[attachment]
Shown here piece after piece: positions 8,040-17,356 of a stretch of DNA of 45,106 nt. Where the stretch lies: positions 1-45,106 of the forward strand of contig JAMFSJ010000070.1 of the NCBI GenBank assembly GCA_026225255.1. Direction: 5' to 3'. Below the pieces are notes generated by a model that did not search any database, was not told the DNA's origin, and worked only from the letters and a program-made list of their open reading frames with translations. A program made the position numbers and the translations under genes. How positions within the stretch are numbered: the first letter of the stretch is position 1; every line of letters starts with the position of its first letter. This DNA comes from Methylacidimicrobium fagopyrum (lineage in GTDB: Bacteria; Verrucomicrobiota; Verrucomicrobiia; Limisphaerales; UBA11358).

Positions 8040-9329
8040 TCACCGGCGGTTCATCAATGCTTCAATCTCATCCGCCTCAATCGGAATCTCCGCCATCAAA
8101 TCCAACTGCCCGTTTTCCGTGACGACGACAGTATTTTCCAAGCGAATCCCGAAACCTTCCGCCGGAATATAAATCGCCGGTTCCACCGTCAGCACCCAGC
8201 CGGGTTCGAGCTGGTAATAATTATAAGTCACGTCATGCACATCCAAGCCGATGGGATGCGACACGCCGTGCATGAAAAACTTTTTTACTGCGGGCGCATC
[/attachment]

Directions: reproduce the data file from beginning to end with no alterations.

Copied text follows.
Shown here piece after piece: positions 8,040-17,356 of a stretch of DNA of 45,106 nt. Where the stretch lies: positions 1-45,106 of the forward strand of contig JAMFSJ010000070.1 of the NCBI GenBank assembly GCA_026225255.1. Direction: 5' to 3'. Below the pieces are notes generated by a model that did not search any database, was not told the DNA's origin, and worked only from the letters and a program-made list of their open reading frames with translations. A program made the position numbers and the translations under genes. How positions within the stretch are numbered: the first letter of the stretch is position 1; every line of letters starts with the position of its first letter. This DNA comes from Methylacidimicrobium fagopyrum (lineage in GTDB: Bacteria; Verrucomicrobiota; Verrucomicrobiia; Limisphaerales; UBA11358).

Positions 8040-9329
8040 TCACCGGCGGTTCATCAATGCTTCAATCTCATCCGCCTCAATCGGAATCTCCGCCATCAAA
8101 TCCAACTGCCCGTTTTCCGTGACGACGACAGTATTTTCCAAGCGAATCCCGAAACCTTCCGCCGGAATATAAATCGCCGGTTCCACCGTCAGCACCCAGC
8201 CGGGTTCGAGCTGGTAATAATTATAAGTCACGTCATGCACATCCAAGCCGATGGGATGCGACACGCCGTGCATGAAAAACTTTTTTACTGCGGGCGCATC